NOTE the opening to the proboscis sheath is sometimes termed a "mouth", but of course the real mouth or opening to the digestive tract is at the end of the proboscis. The proboscis sheath is a blind cavity into which a stunned prey, if too large to be taken in via the proboscis, can be stored while its soft parts are being nibbled on by the proboscis. This cavity is sometimes referred to as a rhynchocoel (lit. "snout" "cavity" G.), analogous to the space surrounding the inverted proboscis in a nemertean worm

Cusp, tooth, or harpoon of cone shell Conus californicus. Note the barbs and
the basal end shaped like a baseball bat (for better grip?). This harpoon is about
1mm in length, but in other species may be 7mm or more (see photograph above)

Photographs of a Conus geographus attacking and eating a fish (source: unknown video on YouTube):

 
photograph from a video of Conus geographus hunting a fish Number 1 in a series of 4 photograph from a video of Conus geographus hunting a fish Number 2 in a series of 4 photograph from a video of Conus geographus hunting a fish Number 3 in a series of 4 photograph from a video of Conus geographus hunting a fish Number 4 in a series of 4
Conus geographus emerges from sand. The proboscis is probing out from the sheath. The tube above is the siphon In this front view the proboscis is just visible within the sheath, while the siphon is on the left side Post-strike on a fish leaves the proboscis without a harpoon. The sheath is expanding. Tentacles with eyes are visible The sheath expands greatly to take in the now stunned fish. The fish's head is at the left. A black spot marks its doral fin
 
Research study 1
 

drawing of harpoon tooth of cone shell Conus californicusAn early investigation of feeding in Conus californicus includes the description of a “radula” consisting of a mass of clear, needle-like hollow teeth, each tooth with a spirally twisted channel running its length with openings at either end.  The sample tooth figured in the publication and shown here is identical with the one shown in the introductory section above and in Research Study 4 below.   The authors posit that these teeth “may function in the injection of poison into an attacked animal although there is no known evidence of such action by this species”.  Hanna & Strong 1949 Proc Calif Acad Sci 26 (9): 247.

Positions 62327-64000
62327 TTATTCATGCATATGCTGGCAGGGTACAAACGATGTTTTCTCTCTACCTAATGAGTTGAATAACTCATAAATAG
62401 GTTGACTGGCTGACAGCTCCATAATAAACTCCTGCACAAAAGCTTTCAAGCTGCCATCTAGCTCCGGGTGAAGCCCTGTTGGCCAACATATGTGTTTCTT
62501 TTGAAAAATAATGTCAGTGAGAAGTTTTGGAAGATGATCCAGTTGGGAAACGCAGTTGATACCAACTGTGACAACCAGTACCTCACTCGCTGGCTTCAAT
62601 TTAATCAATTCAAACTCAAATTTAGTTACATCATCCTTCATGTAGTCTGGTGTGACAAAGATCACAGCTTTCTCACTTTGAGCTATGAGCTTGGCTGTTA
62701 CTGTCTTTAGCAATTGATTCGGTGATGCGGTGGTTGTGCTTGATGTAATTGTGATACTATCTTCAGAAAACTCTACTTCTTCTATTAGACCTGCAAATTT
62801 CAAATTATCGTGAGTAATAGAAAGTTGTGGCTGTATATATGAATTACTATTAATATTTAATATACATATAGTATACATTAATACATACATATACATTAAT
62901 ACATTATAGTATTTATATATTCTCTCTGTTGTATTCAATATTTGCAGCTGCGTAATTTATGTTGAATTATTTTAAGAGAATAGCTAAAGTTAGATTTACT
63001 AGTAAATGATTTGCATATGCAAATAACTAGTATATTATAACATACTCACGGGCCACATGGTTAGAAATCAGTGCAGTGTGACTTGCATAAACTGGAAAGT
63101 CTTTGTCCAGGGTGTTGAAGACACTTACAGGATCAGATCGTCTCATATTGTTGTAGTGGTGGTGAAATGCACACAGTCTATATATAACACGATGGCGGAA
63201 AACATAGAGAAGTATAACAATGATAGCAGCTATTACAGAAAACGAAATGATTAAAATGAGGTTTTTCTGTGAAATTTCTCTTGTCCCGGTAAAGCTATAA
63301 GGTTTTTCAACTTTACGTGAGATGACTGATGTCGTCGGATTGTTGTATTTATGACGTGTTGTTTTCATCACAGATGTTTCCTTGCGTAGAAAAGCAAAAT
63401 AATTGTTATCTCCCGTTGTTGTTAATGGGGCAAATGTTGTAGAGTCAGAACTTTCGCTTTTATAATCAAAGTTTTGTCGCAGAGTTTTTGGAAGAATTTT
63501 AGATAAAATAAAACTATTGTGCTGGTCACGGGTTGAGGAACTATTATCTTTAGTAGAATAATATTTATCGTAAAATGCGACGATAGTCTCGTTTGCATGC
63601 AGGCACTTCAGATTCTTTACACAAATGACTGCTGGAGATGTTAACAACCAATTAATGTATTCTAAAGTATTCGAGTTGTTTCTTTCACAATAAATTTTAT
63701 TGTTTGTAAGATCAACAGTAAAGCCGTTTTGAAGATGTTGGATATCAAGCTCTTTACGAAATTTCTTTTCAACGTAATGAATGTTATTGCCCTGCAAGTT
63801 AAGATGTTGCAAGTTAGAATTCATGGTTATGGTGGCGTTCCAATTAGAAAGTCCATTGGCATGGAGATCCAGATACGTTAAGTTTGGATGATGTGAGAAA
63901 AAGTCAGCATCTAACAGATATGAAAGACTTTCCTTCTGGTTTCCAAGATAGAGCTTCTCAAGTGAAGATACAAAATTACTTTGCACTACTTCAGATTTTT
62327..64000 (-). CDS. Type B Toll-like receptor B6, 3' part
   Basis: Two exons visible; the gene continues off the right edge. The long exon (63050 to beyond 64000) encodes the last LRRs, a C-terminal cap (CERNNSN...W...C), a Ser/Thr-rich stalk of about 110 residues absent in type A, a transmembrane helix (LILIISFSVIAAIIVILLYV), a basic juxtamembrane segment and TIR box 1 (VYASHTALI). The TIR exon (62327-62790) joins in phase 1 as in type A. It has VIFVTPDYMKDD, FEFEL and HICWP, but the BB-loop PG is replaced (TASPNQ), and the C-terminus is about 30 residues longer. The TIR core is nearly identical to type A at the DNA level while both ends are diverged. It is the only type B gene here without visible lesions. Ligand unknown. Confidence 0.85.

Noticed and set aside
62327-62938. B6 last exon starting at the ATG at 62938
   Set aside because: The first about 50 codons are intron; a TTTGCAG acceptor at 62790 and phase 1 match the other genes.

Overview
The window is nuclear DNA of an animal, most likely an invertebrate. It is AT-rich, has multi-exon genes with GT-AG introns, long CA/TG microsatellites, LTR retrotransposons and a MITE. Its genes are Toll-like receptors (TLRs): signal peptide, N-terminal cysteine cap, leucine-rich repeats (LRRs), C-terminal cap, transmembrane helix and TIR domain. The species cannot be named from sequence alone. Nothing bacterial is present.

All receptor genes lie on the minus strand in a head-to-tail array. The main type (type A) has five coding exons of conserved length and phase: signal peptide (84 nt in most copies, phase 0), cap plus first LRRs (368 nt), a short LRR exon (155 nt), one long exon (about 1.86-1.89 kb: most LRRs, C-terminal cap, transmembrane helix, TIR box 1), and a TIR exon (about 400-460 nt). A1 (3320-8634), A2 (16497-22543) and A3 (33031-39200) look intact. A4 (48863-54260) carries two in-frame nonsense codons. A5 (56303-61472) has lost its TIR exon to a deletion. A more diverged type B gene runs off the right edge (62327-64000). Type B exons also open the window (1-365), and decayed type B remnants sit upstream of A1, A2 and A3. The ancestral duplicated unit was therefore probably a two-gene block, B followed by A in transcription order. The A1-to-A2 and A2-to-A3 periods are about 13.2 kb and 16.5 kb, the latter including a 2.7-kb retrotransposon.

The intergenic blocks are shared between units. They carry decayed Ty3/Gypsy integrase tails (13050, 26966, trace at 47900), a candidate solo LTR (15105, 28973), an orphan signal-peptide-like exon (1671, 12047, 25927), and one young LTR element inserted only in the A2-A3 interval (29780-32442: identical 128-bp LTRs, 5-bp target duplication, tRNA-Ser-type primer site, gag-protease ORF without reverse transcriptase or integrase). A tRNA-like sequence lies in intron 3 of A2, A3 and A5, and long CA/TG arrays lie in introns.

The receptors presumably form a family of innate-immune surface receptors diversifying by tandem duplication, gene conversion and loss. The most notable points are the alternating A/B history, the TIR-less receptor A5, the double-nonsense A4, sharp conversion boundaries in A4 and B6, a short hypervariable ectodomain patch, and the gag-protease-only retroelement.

Research study 2
 

As noted in the introductory part above, conotoxins are peptides of small molecular-mass. The configuration of amino-acids, especially cysteine, is highly variable thus producing many different toxins, some specific to disabling a certain neural function; others, specific to certain prey taxa.  Summaries of a few studies are given here to show the diverse effects of Conus californicus conotoxins on nerve and nerve/muscle preparations in different animals:

Venom of Conus californicus purified and lethal component identified through disc electrophoresis as a protein or bound to a protein.  Whysner & Saunders 1966 Toxicon 4: 177.

5-hydroxytryptamine-like effects leading to.relaxation of byssus-retractor muscle in mussels Mytilus sp. caused by bathing with seawater extracts of C. californicus venom gland.  Cottrell & Twarog 1972 British J Pharmacol 44 (3): 365P.

Cholinergic receptors activated in sea hares Aplysia californica Elliott & Kehoe 1978 Brain Res 156: 387.

Cholinomimetic effects on isolated Mercenaria mercenaria (clam) heart: interferes with nerve-impulse transmission and inhibits its beating.  Elliott 1979 J Comp Physiol 129: 61.

Cholinomimetic effects on Mercenaria (clam) heart and Aplysia (sea hare) central neurons; interferes with nerve-impulse transmission.  Elliott & Raftery 1979 Toxicon 17 (3): 259.

Sodium-channels targeted by a novel conotoxin that is specific for squids and does not work in sea hares Aplysia californicaBingham et al. 2000 J Gen Physiol 116 (1): 12A.

Calcium-channel blocking  in rat neurons.  Bernaldez et al. 2011 Toxicon 57: 60.

Sodium-channel blocking: a number of unique variations of toxins are identified showing specificity for similar molecular sodium-channel targets in taxa that may be preyed upon by C. californicus. As an example of specificity, certain peptides that block sodium channels in cephalopods appear to have no activity in gastropods.  Gilly et al. 2011 J Exper Biol 214: 147.

NOTE  includes 2 abstracts

 
Research study 3